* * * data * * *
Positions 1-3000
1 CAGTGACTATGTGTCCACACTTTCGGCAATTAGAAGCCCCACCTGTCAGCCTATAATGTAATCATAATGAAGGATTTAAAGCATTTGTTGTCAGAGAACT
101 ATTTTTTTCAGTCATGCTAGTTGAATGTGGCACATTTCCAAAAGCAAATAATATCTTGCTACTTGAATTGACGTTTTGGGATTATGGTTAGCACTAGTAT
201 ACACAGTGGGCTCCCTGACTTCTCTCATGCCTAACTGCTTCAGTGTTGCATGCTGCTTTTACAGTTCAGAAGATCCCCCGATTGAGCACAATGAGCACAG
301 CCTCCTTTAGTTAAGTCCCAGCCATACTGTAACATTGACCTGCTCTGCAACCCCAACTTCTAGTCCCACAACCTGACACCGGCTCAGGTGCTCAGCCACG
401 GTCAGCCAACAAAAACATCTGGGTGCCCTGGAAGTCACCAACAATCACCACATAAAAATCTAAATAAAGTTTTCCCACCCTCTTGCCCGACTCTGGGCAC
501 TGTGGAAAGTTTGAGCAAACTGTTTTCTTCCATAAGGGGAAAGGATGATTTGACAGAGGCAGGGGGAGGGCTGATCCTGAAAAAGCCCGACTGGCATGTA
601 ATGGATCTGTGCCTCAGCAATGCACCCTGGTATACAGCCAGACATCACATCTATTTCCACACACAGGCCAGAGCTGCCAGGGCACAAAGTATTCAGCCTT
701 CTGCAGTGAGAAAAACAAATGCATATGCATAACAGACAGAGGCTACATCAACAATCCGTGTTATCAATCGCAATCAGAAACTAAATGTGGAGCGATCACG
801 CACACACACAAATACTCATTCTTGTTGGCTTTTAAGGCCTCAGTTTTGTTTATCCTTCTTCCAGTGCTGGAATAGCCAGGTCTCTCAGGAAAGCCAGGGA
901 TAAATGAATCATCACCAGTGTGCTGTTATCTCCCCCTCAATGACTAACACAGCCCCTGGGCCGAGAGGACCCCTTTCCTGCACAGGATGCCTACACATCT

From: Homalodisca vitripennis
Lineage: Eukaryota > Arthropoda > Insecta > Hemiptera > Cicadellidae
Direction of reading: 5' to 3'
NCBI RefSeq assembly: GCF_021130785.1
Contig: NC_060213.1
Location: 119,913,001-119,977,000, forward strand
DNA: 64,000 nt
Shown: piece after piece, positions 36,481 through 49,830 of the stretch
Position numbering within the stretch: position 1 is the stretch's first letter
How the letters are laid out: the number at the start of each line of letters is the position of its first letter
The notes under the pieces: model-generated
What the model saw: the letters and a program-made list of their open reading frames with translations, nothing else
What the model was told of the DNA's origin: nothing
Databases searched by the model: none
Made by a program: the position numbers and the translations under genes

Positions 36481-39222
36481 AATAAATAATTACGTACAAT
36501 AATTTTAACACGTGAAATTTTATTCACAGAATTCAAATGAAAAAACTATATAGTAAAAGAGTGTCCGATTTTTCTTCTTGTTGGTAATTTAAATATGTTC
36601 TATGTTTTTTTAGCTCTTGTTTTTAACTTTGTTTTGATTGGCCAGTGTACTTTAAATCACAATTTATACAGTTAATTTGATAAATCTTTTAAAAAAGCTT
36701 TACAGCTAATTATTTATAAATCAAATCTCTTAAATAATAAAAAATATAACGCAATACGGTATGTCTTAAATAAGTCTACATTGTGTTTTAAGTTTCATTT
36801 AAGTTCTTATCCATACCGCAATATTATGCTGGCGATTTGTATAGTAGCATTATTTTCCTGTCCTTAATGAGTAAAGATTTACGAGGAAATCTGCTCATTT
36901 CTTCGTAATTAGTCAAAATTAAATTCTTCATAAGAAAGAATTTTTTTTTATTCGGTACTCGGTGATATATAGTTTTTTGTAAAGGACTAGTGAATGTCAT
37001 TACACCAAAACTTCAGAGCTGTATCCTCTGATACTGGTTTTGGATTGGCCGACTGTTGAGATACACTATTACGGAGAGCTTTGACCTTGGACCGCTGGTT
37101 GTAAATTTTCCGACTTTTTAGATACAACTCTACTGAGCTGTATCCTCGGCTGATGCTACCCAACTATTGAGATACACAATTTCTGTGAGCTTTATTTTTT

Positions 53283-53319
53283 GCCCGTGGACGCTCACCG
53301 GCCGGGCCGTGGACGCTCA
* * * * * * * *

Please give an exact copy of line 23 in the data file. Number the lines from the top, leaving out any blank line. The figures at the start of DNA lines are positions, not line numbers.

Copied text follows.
What the model saw: the letters and a program-made list of their open reading frames with translations, nothing else